Contracts can be a pain, but they also do a lot of good work for you if you’re a contract laborer. (Contraction, Labor; OK that’s enough with the child birth references.)
Some performers would much rather avoid issuing contracts. Creating, sending, waiting for signed replies, amending, filing; all of this seems like it’s more trouble than it’s worth sometimes. And it takes time to create a good contract, and then clients will ask for changes, or not read them, or not return signed replies. So, why do we do it?
So here is the short list of why you need a contract:
• To have something to refer to when a client asks you to do stuff you didn’t initially quote for. Fail to include everything, and you can end up putting in a lot more work than you are getting paid for.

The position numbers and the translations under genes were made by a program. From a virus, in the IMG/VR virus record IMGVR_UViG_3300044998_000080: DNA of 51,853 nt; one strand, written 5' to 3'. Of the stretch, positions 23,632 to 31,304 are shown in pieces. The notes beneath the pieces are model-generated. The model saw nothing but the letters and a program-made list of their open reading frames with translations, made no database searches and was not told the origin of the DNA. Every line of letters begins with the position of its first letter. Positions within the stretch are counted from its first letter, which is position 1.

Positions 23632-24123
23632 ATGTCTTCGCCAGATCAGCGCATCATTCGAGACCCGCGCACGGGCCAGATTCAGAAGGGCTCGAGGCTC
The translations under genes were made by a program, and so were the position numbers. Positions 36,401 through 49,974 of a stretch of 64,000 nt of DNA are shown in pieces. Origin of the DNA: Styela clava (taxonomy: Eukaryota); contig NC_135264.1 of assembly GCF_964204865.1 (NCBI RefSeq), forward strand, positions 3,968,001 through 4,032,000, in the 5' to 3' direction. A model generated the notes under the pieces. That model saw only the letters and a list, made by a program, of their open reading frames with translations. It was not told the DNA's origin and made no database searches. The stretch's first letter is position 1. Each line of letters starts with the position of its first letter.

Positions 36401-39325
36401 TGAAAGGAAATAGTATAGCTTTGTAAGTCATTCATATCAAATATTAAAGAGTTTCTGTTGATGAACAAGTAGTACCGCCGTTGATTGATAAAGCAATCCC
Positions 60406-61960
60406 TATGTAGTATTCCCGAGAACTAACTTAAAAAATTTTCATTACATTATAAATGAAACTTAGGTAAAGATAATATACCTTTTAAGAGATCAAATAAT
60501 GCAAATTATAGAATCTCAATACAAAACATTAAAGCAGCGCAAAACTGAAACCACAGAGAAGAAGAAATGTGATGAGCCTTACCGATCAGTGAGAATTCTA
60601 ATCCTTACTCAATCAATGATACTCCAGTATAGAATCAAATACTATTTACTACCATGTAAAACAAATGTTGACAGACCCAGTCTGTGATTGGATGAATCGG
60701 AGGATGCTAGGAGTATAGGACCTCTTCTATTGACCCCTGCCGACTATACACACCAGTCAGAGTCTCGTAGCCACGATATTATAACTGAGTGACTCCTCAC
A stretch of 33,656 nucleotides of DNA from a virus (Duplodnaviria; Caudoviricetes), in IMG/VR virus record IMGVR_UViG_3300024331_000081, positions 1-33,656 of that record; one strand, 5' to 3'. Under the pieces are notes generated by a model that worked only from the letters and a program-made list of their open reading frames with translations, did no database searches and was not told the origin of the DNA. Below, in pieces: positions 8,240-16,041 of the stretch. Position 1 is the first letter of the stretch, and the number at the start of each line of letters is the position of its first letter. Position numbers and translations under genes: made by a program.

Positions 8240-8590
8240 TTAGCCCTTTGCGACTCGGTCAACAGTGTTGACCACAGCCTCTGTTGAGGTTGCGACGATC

• To protect yourself in the case that you need to cancel the project. What happens if you get sick or have to go out of town for an emergency. (it happens).
• To protect yourself if the client decides to cancel the project. You put in a lot of work already, you deserve to get paid whether they use that work or not.
• To ensure you get paid, when you are supposed to get paid, for the full amount that is agreed upon.
• To look pro and have your clients take you seriously! Most clients will think you don’t know what you are doing if you don’t have a contract, and they’ll be scared that they aren’t protected either if there isn’t one.
Of course, if your client does cancel or break the contract, you still might not get paid. It all comes down to how much of the contract the client is willing to honor. You are likely not going to take them to court. That’s why you should get a 50% non-refundable deposit for big jobs or high demand dates like holidays.
In my forty years in the business, I have only had a handful of issues regarding payment and cancellations. I do believe that, as much trouble as they are, that contracts generally improve your dealings with clients, and are worth it in the end.